Somebody pulled up next to me as I was getting out of the car and asked, “Is it curable?” I was stunned and I was like, “No, she’s beautiful.” And then they drove off. People are obnoxious. So how do I deal with it? I don’t always know what to do. And no matter how many times it’s happened, I’m always shocked by it. I’m always stunned. But in my household guidelines, I tell the nurses what to say if this happens or I give them suggestions. I believe that people need to have an understanding about people with disabilities. I teach a disability awareness program through my school. So that’s when I educate people, not when I’m out having fun with my daughter.
I’m just not at a place to hang out with you
It all depends on how someone approaches her, believe it or not. She’s had people who have been real ignorant and rude, and she just basically won’t give them the time of day. Or if she has someone who she feels is genuinely being concerned and caring, she’ll explain it to them. And she’ll just say, “I need these braces to walk. I mean they help my legs. I have a hard time doing it by myself so these just help my legs so I can get around and do what I need to do.” Or there are times where kids are being very forceful and they are trying to demand an answer out of a situation and just being rude, and then Madison’s answer to that is, you know, “I’m just not at a place to hang out with you.” She just leaves it at that. She basically won’t give them the time of day. If you want to learn and be accepting, she is more willing to do it, but if she has someone who is being mean and she feels like she just is not going to win the situation over, she just removes herself from the situation. She’ll just say, “this person is just not willing to learn.”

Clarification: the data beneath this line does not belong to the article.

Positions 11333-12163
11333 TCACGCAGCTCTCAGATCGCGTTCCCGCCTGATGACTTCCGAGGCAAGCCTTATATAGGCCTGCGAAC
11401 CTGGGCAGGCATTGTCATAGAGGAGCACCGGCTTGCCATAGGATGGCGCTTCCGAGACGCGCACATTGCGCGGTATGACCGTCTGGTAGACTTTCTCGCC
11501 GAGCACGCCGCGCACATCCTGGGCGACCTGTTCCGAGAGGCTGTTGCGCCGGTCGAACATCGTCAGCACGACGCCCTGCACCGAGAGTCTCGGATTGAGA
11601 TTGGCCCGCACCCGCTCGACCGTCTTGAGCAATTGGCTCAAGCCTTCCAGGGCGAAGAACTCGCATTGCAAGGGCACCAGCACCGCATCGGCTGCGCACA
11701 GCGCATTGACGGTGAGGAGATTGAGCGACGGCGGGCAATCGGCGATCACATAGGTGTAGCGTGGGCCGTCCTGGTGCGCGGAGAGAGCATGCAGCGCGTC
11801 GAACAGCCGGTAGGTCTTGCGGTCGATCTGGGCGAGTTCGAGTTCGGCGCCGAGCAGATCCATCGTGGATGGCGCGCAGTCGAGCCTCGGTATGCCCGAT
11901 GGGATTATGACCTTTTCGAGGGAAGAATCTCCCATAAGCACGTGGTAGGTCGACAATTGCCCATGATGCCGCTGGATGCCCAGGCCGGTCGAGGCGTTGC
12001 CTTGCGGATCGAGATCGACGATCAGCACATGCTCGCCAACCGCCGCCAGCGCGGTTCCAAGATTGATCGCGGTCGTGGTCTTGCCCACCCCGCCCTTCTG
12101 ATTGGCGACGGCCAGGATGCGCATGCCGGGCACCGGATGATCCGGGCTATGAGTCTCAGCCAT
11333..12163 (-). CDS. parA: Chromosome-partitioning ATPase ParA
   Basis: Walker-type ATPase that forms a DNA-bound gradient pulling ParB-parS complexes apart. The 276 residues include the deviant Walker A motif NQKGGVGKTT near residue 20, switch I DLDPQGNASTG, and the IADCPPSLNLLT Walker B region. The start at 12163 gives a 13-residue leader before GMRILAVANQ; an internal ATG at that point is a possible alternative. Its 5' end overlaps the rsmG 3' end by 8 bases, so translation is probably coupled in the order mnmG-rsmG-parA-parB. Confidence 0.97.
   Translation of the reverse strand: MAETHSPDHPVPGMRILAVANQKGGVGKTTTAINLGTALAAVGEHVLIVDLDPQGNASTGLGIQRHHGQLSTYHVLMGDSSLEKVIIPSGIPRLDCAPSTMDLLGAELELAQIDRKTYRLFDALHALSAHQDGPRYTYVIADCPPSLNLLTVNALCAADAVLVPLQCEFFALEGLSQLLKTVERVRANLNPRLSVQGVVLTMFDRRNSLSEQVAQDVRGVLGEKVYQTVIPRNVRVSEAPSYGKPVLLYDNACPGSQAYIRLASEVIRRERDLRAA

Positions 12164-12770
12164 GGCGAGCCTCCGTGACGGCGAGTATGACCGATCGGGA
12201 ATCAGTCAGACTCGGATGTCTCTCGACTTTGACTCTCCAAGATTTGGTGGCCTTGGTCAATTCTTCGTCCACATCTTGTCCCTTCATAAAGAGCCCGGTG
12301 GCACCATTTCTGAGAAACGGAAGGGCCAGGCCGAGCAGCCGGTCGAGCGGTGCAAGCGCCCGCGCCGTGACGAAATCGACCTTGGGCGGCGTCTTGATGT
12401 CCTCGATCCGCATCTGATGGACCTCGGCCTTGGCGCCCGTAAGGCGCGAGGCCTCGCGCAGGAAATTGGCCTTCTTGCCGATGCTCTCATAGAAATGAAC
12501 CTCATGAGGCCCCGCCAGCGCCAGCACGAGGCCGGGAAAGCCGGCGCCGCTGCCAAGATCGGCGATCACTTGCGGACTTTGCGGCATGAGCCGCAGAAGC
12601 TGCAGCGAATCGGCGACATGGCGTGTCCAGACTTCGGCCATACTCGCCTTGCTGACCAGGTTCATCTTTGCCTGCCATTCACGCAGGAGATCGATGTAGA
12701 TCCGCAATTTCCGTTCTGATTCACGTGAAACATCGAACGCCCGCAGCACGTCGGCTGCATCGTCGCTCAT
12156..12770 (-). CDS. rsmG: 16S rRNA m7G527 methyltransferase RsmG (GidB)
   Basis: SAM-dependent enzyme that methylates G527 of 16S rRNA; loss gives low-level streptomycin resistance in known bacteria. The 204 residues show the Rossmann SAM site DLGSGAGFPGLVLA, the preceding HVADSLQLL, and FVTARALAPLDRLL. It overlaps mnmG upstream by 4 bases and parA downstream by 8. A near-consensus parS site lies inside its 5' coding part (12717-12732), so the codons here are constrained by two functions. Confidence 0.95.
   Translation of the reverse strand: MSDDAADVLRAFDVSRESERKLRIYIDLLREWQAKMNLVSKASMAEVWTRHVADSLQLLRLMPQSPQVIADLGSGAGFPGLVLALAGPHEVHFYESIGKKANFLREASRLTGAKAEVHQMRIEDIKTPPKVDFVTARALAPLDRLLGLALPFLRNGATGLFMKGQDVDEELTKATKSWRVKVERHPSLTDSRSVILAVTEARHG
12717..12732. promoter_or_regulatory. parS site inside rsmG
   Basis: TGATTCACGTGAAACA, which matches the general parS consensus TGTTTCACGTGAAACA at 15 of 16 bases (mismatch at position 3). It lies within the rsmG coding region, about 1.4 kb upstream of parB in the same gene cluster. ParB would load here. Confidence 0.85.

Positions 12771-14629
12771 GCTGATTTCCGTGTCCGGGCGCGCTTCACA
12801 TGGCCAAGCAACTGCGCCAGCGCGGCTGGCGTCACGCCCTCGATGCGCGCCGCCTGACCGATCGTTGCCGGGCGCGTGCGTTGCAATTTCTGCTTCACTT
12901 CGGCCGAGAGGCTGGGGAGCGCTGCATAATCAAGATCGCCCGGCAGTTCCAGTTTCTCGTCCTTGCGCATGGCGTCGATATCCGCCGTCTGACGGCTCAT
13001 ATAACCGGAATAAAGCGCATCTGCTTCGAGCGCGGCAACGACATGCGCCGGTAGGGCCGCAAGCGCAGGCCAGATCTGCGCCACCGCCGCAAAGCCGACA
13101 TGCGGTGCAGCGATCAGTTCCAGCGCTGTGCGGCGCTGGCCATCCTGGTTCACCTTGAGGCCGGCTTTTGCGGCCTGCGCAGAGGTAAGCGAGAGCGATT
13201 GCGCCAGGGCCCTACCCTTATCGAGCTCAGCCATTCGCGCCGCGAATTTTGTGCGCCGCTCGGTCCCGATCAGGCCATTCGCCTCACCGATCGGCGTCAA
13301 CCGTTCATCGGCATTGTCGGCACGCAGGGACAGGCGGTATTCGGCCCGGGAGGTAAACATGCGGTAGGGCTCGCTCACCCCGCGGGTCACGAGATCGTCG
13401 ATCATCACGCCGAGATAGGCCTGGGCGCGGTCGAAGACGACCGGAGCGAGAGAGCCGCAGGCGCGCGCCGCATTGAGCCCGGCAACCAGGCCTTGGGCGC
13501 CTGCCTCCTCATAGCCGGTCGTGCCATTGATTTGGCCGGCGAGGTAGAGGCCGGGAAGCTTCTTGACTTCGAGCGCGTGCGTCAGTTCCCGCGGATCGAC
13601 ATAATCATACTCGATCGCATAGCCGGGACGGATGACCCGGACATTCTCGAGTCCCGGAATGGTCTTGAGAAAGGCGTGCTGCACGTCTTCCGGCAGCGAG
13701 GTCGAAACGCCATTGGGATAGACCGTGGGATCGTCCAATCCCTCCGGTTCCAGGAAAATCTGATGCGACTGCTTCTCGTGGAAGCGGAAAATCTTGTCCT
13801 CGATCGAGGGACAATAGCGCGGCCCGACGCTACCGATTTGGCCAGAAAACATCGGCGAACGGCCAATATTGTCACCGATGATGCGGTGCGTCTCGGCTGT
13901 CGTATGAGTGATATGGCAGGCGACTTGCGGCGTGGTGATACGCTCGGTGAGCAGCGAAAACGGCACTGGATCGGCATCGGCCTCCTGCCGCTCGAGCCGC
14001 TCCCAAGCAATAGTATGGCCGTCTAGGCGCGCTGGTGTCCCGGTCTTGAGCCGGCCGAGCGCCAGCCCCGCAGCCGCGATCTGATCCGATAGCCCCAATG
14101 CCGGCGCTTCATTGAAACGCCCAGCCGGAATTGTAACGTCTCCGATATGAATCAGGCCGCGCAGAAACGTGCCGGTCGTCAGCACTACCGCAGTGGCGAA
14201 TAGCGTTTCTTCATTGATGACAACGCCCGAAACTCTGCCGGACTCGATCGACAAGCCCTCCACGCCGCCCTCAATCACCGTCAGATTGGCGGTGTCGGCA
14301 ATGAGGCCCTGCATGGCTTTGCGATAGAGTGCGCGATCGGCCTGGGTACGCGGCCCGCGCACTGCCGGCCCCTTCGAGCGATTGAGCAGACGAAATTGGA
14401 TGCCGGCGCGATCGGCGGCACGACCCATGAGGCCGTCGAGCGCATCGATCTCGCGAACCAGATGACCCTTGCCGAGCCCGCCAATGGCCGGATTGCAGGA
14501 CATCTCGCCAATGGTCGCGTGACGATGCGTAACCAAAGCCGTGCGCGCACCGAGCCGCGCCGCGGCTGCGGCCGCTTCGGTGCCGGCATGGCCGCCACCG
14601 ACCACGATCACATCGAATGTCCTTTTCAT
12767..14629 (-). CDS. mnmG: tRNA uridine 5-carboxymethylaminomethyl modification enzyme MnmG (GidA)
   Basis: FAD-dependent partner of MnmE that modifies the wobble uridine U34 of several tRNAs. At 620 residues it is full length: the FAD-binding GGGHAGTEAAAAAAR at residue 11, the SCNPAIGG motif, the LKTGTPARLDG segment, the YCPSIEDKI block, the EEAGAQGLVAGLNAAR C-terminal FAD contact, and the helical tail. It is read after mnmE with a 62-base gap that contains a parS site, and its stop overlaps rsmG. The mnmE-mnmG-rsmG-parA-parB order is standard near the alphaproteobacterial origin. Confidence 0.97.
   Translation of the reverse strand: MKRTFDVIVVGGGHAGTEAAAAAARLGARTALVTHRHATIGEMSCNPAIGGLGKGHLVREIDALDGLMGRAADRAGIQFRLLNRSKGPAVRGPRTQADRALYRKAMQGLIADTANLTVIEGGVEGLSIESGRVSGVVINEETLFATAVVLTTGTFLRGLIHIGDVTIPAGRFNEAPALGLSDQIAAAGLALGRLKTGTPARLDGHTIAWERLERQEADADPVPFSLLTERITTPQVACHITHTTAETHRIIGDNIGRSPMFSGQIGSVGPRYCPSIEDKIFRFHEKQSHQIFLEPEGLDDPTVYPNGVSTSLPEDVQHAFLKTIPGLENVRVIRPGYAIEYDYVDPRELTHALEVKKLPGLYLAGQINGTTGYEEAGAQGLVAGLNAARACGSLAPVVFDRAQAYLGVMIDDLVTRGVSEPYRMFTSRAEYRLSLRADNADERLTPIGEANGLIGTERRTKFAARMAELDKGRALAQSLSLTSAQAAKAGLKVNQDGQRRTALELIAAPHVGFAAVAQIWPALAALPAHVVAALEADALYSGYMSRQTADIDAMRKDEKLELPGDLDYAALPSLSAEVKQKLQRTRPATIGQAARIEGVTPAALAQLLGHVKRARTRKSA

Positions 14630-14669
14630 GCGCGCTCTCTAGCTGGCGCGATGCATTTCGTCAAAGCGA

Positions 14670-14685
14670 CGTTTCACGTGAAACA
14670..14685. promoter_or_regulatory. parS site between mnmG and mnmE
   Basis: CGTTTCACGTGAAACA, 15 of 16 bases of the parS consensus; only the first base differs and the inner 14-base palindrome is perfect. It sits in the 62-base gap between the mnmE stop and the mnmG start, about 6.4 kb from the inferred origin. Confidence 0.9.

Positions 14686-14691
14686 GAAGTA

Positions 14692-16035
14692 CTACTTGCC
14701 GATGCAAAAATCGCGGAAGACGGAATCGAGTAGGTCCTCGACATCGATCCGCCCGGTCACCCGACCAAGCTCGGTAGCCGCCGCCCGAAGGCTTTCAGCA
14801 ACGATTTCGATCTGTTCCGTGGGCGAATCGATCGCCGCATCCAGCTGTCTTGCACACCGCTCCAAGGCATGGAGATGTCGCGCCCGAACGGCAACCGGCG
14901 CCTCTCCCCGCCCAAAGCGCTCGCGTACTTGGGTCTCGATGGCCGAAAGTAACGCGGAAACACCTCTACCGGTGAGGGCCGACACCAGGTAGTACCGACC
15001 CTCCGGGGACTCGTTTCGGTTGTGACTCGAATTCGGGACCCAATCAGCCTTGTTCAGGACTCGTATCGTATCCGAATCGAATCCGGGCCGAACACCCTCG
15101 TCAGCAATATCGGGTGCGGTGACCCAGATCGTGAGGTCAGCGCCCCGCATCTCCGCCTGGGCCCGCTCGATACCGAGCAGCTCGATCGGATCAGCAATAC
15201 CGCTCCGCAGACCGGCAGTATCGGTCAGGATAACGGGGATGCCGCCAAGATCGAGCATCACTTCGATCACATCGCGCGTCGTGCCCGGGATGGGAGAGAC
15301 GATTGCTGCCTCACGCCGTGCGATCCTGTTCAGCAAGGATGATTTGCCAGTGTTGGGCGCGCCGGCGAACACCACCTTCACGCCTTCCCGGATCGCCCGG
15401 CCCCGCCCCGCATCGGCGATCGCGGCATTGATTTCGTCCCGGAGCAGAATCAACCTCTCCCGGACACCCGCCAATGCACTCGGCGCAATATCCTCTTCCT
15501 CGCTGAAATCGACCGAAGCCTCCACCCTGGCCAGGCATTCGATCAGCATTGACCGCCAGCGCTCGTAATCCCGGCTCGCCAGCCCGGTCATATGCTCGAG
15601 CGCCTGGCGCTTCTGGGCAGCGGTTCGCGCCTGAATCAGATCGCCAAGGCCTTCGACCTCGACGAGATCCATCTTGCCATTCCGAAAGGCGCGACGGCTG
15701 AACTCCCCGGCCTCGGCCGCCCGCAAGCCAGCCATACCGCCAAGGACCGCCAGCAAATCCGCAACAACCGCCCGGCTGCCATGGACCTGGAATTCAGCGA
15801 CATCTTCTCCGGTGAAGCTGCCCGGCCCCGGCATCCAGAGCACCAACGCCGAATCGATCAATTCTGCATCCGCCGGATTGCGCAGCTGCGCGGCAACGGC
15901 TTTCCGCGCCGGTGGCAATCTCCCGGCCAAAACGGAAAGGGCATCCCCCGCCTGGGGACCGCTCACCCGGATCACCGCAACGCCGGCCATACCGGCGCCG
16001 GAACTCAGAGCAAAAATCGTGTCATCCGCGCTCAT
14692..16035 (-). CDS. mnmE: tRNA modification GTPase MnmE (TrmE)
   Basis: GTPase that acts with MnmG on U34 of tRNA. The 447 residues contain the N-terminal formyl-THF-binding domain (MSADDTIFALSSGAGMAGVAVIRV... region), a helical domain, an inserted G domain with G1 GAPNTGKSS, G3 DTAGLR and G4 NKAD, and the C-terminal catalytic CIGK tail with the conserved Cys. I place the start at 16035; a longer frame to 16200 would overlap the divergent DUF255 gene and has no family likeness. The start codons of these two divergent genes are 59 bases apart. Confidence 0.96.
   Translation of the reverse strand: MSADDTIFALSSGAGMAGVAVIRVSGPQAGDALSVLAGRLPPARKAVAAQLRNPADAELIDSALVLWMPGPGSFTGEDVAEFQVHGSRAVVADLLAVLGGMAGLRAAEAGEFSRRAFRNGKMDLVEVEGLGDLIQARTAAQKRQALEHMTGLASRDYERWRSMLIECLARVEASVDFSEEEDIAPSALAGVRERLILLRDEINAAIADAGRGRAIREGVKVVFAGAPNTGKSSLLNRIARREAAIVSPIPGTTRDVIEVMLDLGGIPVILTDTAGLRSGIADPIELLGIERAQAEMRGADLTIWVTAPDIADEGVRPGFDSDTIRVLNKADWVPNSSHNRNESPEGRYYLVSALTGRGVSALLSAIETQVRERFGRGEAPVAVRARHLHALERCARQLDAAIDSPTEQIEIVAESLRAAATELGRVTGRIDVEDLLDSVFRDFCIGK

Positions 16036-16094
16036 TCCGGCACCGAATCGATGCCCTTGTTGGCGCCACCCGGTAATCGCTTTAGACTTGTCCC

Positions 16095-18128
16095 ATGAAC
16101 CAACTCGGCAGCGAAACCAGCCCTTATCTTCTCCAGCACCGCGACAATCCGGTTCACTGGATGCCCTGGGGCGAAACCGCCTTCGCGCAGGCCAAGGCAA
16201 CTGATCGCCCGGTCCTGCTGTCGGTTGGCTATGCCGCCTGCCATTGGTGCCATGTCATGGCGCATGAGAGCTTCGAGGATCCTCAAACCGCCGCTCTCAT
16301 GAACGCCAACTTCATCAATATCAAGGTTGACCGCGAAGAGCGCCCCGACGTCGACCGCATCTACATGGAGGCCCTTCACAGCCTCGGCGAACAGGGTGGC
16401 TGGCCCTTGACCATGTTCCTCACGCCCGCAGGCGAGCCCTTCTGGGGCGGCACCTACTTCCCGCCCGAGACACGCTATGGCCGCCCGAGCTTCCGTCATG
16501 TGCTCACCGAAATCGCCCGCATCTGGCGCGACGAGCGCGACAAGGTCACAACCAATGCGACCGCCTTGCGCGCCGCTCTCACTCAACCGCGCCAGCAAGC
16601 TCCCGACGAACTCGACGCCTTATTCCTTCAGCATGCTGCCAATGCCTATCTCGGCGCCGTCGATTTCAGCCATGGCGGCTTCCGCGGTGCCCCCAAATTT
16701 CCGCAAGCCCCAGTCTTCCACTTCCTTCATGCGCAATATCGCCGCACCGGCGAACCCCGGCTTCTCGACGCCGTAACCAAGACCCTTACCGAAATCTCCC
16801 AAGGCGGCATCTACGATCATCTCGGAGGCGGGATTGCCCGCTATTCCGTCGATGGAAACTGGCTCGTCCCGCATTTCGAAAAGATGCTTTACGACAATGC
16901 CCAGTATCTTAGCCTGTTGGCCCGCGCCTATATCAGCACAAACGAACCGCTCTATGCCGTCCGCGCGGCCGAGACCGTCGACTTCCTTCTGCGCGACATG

The kids get it